Serbian President Aleksandar Vucic. Photo: Sergei Karpukhin / Stringer/AFP.
On May 29, Serbian President Aleksandar Vucic announced that a new three-year gas deal with Russia had been agreed upon. This news surprised the European Union after launching the sixth sanctions package against Moscow, where an almost total oil ban on imports has been declared. While the EU is trying to reduce its reliance on Russian oil and gas as much as possible, Serbia is taking the opposite direction.
Serbia, a candidate to join the EU since March 2012, has explicitly refused to condemn Russia's invasion of Ukraine, unlike most European countries. Despite voting in favor of UN resolutions condemning the Russian attack on Ukraine, it declined to join the western international sanctions against Moscow. The government is currently in between a possible accession to the EU, which the president has claimed several times, and strong ties with Russia, Serbia's longstanding ally. Moreover, as many of the country's energy companies have been bought by Russia, Serbia is almost entirely dependent on Russian gas.
Accordingly, in 2009, Russian Gazprom bought for 400 million euros a 51% stake of Serbian Naftna Industrija Srbije (NIS). Moscow intended to invest at least 500 million euros in renewing the company's facilities and achieving an oil production of 80 million tons per year. Moscow applauded this as a significant achievement to help Russia strengthen its presence in southeastern Europe.
Serbia's proximity to Russia was cemented during President Vucic's 10-year autocratic rule based on intense pro-Russian propaganda. According to polls, the majority of the population would be more favorable to an alliance with Russia than the EU. According to the Serbian Interior Minister Aleksandar Vulin, the newly reached agreement between Russia and Serbia proves the latter's intentions not to join the widespread European anti-Russian sentiments. The best decisions for the country, in his view, are made by the Serbian free leader and free people without accepting orders from the West.
The same Minister elucidates Serbia's position towards Russia and the EU in an interview released on May 6, where he comments on the EU's overall hypocritical stance. He clearly states that "The countries that bombed us, I would not say that they have the moral right to ask us to join their policy," referring to the 1999 NATO bombings launched on Serbia concerning the Kosovo issue. Concerning the war in Ukraine, he confirms that Serbia is respectful of every country's territorial integrity and that also Serbia should be respected. This statement refers to NATO's and Europe's involvement with Kosovo leading to the latter's 2008 unilateral declaration of independence, which Belgrade never recognized.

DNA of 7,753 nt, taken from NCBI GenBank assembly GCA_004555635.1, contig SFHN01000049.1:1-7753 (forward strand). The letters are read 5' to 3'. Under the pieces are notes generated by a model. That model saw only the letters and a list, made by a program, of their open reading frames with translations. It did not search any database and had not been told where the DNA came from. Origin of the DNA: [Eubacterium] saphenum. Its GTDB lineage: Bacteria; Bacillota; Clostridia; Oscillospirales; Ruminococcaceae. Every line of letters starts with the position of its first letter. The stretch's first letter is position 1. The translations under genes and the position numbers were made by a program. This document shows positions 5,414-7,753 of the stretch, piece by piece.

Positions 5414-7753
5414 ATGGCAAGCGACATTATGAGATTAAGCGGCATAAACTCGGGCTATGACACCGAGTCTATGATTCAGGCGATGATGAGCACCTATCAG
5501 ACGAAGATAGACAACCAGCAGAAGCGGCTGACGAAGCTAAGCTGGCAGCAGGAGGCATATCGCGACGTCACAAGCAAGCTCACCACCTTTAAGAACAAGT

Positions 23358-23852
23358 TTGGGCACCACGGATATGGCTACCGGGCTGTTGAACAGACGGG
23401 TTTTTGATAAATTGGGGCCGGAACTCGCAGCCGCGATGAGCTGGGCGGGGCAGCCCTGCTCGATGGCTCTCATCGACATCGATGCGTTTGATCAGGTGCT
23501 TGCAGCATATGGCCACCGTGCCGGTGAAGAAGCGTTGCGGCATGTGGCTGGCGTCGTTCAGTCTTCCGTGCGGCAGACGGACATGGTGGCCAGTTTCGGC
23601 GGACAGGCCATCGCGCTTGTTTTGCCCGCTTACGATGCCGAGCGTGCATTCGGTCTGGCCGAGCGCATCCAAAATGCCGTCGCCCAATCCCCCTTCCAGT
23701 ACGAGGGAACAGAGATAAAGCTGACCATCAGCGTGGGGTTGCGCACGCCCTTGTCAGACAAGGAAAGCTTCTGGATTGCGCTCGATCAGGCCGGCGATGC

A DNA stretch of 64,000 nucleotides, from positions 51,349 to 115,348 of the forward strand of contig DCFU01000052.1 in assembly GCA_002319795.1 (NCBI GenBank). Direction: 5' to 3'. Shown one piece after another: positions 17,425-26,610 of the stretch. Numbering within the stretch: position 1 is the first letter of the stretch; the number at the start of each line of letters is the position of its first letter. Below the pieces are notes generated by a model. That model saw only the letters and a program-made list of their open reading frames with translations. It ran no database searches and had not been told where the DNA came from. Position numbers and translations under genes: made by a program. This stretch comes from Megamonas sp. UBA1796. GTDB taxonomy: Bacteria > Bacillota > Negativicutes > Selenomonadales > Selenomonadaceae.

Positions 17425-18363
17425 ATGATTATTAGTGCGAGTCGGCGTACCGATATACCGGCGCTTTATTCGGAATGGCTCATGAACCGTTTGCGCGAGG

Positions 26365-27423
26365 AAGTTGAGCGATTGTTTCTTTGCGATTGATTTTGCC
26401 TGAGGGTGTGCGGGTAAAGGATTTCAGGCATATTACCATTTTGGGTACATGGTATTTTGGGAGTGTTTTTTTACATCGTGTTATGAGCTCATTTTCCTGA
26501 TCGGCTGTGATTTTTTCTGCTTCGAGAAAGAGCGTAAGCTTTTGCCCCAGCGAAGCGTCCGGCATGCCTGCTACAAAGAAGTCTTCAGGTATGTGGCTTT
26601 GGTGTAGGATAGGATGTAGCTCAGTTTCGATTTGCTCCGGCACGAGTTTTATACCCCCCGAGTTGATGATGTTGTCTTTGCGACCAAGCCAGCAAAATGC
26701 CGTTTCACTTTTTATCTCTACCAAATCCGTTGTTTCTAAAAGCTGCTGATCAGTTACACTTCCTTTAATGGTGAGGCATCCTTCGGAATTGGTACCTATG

The Minister clearly states that respect for international law and principles related to territorial integrity and national borders should first start with Serbia. Consequently, the EU should first and foremost focus on its unsolved matters. Two of these are the Cyprus issue and the refugee crisis problem. Concerning the latter, the EU seems to have forgotten the case altogether due to the ongoing war in Ukraine. He blames Brussels for not achieving a consistent and unitary plan to tackle this matter, leaving the single countries involved in the refugee crisis alone.
There seems to be an ongoing tug-of-war between the EU and Russia regarding this state. Unlike other Balkan countries, Serbia is essential for reasons related to its population, size, and geographical location, making Belgrade an essential stakeholder for regional issues like the future of Bosnia and Kosovo. Therefore, its role is vital for the EU's enlargement policies seeking to expand values based on security, peace, and stability. The country's status as a candidate for EU membership is counterbalanced by its heavy reliance on Russian gas and solid military cooperation with Moscow and substantial economic relations with China.
Lately, Belgrade unveiled its newly-purchased Chinese surface-to-air missiles, pointing to a military build-up in the region. This raises concerns as Serbia's relations with its neighbors and NATO members, Croatia and Montenegro, are cold. Serbia's genuine intentions vis-à-vis the EU are a real problem for the latter. The country seems to be still wary of the overall EU functioning mechanism regarding territorial integrity.
Memories of the 1999 bombing and the unfair, according to Serbia, NATO treatment are still alive in the country. According to the Serbian political analyst Dragomir Andjelković, supporting sanctions against Russia would be counterproductive for Belgrade as it needs Moscow to protect its territorial integrity and national sovereignty. Therefore, it remains unclear for the EU to what extent Serbia would cut its relations with the Kremlin should the country be admitted to the European family.
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